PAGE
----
New Worlds: Tattoos
I have hopes that Book View Cafe’s hosting woes will soon be solved, but until that happens, the New Worlds Patreon will continue to run here! (And y’know, 2019 is a splendid time to support your local worldbuilding blogger. I’ll soon be putting out the second collection, and all patrons at the $3 level and above will receive an electronic copy!)
At the beginning of the second year of this Patreon, I did two posts on body modification. Despite devoting so much time to the topic, I only touched on tattoos in passing — because they’re a complex enough topic that I couldn’t possibly do justice to them while also talking about piercings, stretching, bone reshaping, and so forth. Now, as we approach the end of that second year, let’s loop back around and give tattoos their due.
We don’t know for sure how old tattoos are because soft tissue doesn’t preserve well, and the tools of the trade (needles and pigment) aren’t readily distinguishable from the needles and pigment used for other purposes. But we know that Ötzi, the ice-mummified man found in the Alps, had sixty-one tattoos on his body; that rather suggests a well-established tradition, not something he’d made up himself the previous week. Since he died over five thousand years ago, we can safely say the practice is quite ancient.
As with body modifications of other kinds, there can be a lot of reasons for a society to practice tattooing, and a lot of social connotations attached to having ink. On one end of the spectrum, criminals such as thieves or military deserters may be tattooed with a mark declaring their crime — the merit being that (before the advent of lasers) tattoos are not easily removed, so it’s difficult for the offender to hide his crime. Romans sometimes marked slaves, and the Nazis at Auschwitz infamously tattooed numbers onto their prisoners.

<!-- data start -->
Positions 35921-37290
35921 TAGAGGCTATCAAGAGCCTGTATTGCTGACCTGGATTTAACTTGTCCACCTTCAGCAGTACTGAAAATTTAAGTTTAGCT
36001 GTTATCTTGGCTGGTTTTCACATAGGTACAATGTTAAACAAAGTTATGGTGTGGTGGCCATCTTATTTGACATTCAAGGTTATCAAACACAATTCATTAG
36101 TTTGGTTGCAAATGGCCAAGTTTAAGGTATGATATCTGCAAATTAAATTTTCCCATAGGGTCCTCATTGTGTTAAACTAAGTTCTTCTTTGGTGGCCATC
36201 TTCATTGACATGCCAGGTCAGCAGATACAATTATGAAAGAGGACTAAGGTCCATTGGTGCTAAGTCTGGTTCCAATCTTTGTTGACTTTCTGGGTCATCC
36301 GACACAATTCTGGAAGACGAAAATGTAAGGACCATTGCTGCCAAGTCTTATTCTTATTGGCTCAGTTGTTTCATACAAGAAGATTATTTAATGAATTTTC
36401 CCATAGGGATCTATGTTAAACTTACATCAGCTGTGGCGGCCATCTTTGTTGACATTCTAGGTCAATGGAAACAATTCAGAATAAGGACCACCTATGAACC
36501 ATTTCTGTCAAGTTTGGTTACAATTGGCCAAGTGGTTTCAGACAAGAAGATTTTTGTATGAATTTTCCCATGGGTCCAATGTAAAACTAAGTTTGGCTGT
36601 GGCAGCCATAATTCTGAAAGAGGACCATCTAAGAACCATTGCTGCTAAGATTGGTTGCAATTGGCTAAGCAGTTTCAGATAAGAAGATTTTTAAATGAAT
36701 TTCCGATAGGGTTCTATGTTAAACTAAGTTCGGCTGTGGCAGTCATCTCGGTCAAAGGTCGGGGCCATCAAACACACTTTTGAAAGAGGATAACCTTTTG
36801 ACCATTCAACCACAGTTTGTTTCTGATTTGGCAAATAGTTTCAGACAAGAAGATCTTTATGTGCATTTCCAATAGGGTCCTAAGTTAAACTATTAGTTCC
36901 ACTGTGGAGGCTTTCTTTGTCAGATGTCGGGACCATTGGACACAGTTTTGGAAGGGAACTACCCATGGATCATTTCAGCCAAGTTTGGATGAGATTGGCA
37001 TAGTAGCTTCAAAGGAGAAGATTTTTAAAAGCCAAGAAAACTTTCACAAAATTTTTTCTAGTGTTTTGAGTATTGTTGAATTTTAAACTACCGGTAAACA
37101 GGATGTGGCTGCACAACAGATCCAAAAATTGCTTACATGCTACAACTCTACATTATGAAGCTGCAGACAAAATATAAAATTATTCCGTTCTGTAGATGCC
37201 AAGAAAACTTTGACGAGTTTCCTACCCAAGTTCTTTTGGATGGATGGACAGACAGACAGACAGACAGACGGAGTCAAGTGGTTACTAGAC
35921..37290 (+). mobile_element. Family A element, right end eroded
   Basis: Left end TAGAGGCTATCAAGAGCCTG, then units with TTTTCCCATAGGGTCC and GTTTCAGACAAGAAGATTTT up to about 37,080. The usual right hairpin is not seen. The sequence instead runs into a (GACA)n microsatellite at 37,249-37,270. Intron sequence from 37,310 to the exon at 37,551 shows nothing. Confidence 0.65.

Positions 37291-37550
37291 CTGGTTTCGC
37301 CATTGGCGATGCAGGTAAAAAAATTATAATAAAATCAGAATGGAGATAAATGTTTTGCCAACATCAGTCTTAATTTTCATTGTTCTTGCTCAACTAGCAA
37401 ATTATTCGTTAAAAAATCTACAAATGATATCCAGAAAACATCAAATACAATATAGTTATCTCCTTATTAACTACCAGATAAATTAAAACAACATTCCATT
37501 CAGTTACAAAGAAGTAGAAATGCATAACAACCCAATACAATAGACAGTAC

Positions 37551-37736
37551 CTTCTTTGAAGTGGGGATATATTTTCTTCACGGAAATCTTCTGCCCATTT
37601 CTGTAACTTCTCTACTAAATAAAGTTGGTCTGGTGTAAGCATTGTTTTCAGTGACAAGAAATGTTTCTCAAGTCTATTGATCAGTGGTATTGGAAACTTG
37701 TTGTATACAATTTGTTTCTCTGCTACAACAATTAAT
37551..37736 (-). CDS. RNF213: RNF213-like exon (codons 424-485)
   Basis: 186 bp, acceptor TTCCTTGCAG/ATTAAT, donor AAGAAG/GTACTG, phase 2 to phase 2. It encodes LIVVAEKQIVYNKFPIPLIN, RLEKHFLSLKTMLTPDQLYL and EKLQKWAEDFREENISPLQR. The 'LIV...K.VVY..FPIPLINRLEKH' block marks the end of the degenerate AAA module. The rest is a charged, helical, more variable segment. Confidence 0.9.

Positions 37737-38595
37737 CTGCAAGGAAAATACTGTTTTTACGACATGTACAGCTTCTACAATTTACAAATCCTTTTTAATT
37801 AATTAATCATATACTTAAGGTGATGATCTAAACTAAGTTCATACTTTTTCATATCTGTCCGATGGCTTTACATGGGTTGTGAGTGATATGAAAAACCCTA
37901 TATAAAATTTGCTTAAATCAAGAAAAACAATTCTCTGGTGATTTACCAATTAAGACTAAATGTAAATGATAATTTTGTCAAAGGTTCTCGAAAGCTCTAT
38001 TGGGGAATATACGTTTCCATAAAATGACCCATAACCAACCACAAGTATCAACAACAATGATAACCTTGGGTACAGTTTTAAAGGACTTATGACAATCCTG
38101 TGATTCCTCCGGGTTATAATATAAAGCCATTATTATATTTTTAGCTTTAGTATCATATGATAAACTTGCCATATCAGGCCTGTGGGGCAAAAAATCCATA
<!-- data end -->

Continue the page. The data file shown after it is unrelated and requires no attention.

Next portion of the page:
Even when it’s a voluntary process, tattooing often has lower-class connotations. In Europe, where the practice fell into disuse for a long time, it was mostly associated with sailors — although contact with Polynesia starting in the eighteenth century led to something of a brief fad for the practice, with even British peers getting ink. In Japan, irezumi is a richly-developed artistic tradition, but it still has strong associations with yakuza criminal organizations. And in the United States, tattooing has started to enter mainstream respectability, but many people — especially in older generations — still think of tattoos as having to do with convicts and gangs, and advise covering up marks when going for job interviews and the like.
But that’s by no means a universal attitude. On the other end of the scale, the gorgeous and complex tā moko of the Māori people were historically associated with high-status individuals, and the specialists who create the designs were consider tapu — another concept from earlier in the New Worlds series. (It’s also worth noting that tā moko were traditionally created with a kind of chisel, rather than a needle, leaving a grooved line in the skin.) Throughout the Polynesian cultural sphere, tattoos have generally had a very positive connotation, strongly tied to the community and its traditions . . . which is why European colonial powers often tried to forbid the practice.